SALT LAKE CITY — Before Game 2 last Wednesday, Jordan Clarkson walked to center court at Vivint Arena to be honored for winning Sixth Man of the Year. Who was walking right alongside him? An absolutely beaming Quin Snyder.
In a matter of minutes, Snyder would be roaming the sideline with his trademark intensity. But in that moment there was only one word to truly describe Snyder's expressions as the duo hugged, posed for pictures and waved to the crowd: Joy.
If there was someone worried about the early playoff struggles of Clarkson (there were), it wasn't Snyder.
"I can't remember who asked me, I think it was a number of people, if I was worried about Jordan's shooting because he hadn't shot great of late," Snyder said following Utah's Game 4 win Monday. "But you don't have to look too far back to see games like you saw (Monday)."
To be frank, Clarkson had more than struggled in the first-round series. He was 3 of 21 from 3-point range through the first three games and was shooting 37% from the field. The man the Jazz call for instant offense off the bench was bringing anything but that.
It wasn't just his shooting, either. He had four turnovers in Game 1, failed to get a rebound in Game 3, and was making head-scratching decisions along the way.
It looked like Monday was going be more of the same. He began Game 4 a woeful 2 for 7 and wasted possessions dribbling while Donovan Mitchell sat in the corner. That made fans, understandably, a bit restless.
Then the third quarter happened.
"He has the ability to come in the game and change the game," Snyder said. "And there's times when he can get himself in a little bit of trouble, but he can also get out of trouble."
He got the Jazz out of trouble in Game 4. Clarkson scored 10 points in the final 2:22 of the third quarter to give the Jazz a 13-point lead entering the fourth quarter.
He knocked down a short floater in transition and then hit a fadeaway shot over Ja Morant. Later, he nailed an open corner 3 and buried another triple with just 1.7 seconds left in the quarter. Clarkson also somehow found time for another shot during the short time period (he missed that one).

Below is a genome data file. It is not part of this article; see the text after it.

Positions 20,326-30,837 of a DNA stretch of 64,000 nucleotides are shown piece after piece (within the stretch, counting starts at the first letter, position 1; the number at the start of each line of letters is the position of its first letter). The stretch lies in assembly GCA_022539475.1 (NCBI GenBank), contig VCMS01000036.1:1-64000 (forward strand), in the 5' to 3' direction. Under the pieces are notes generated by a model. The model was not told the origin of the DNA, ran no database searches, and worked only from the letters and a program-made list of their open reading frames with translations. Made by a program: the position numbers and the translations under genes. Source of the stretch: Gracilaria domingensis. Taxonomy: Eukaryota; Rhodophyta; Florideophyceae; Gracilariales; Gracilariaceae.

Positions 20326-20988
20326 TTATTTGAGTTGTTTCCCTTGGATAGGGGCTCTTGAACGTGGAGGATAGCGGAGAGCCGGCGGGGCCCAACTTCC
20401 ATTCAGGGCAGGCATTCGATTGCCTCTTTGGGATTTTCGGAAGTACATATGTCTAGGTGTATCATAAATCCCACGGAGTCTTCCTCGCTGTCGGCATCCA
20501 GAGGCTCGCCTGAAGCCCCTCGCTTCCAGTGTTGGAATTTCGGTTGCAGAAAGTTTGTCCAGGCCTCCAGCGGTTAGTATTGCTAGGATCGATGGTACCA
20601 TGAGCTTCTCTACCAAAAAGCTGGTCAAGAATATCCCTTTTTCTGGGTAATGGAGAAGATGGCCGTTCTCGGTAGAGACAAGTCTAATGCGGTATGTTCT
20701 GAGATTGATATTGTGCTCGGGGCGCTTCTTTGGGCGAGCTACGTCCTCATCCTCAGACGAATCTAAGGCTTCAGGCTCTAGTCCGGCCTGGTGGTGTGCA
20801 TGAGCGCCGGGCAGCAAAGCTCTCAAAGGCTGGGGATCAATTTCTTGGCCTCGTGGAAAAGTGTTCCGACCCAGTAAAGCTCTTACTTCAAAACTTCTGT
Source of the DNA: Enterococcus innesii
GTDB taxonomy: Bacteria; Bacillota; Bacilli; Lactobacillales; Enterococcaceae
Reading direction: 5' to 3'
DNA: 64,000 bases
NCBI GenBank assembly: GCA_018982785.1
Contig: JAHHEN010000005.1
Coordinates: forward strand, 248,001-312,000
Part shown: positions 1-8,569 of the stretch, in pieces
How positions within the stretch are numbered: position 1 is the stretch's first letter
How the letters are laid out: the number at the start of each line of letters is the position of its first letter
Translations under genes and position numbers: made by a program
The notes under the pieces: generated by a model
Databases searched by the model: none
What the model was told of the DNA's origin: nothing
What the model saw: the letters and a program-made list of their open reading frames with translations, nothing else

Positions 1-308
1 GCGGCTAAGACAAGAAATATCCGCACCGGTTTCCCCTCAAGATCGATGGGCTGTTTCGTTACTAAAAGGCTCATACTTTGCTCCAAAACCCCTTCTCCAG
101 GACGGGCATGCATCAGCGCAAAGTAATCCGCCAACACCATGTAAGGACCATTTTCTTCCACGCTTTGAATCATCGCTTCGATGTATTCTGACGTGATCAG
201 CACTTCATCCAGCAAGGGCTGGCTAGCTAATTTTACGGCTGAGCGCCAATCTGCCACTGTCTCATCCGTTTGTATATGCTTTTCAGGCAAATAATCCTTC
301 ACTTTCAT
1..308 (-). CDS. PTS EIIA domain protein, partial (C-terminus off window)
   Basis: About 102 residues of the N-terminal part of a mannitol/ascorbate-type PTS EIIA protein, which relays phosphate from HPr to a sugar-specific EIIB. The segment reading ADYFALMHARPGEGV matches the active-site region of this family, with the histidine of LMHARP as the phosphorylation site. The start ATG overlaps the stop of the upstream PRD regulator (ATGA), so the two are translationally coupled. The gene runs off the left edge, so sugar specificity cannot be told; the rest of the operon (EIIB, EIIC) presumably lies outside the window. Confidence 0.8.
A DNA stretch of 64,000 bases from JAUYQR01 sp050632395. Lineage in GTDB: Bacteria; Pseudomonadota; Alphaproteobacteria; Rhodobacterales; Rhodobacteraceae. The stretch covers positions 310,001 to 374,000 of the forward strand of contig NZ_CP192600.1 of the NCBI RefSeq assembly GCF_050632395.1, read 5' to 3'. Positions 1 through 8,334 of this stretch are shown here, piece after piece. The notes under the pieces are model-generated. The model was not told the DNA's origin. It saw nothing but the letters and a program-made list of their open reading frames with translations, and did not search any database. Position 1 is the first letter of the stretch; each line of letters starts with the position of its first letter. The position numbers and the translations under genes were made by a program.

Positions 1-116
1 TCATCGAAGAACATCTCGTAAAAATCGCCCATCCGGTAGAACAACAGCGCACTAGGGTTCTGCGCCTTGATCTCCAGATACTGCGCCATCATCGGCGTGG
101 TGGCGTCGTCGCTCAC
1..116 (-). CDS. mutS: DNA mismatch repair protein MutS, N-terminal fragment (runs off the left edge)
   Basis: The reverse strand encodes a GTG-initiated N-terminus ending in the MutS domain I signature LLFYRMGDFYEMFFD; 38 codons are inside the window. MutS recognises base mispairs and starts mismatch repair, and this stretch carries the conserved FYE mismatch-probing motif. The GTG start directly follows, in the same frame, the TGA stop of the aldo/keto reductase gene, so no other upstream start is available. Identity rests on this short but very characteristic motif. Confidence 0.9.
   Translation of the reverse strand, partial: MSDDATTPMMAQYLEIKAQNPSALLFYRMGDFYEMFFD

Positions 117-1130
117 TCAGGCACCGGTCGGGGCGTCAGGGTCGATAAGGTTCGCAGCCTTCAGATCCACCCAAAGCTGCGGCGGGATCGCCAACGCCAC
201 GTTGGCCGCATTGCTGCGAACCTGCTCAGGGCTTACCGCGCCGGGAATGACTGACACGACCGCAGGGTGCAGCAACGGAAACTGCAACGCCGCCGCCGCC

It was Clarkson at his Sixth-Man-of-the-Year best: an unconscious scorer, getting buckets in nearly no time at all.
"Not a lot of teams have a guy that can legitimately get you 40 points in 30 minutes or however minutes he plays," Mike Conley said, before adding: "He's gonna win us games."
Clarkson finished with 24 points in 21 minutes Monday.
The Clarkson experience can be maddening for some, no doubt. He's an uber-confident scorer with the unshakable mindset that the next one is always going to go in, no matter how bad of a game or series he's having. The same thing that so many get frustrated with about his game — or laugh at, like fellow Sixth Man of the Year candidate Joe Ingles used to do — is the same thing that Snyder loves so much: Clarkson keeps on shooting.
For Snyder, that's harder than it appears to be.
"He's mentally tough enough to take the next shot," Snyder said. "But he's also someone that cares so deeply about not playing well, about helping the team, so when he does have a stretch where he's missing a couple in a row, I don't think he presses, but he's very aware of it. And usually, at times, you just need to remind him that's who he is and that's who we need him to be."
The Jazz needed that version of Clarkson in Game 4. Bojan Bogdanovic had a quiet 13 points, Conley had 11 and Ingles had just 2. With Memphis refusing to go away, the Jazz needed an offensive punch. For 2:22 they got a sizzling one from Clarkson. In Game 4, that was enough.
"I don't think we're too worried about him kind of getting cold in certain instances because we all know he can turn it around and he's been there in these moments, plenty of times," Mitchell said.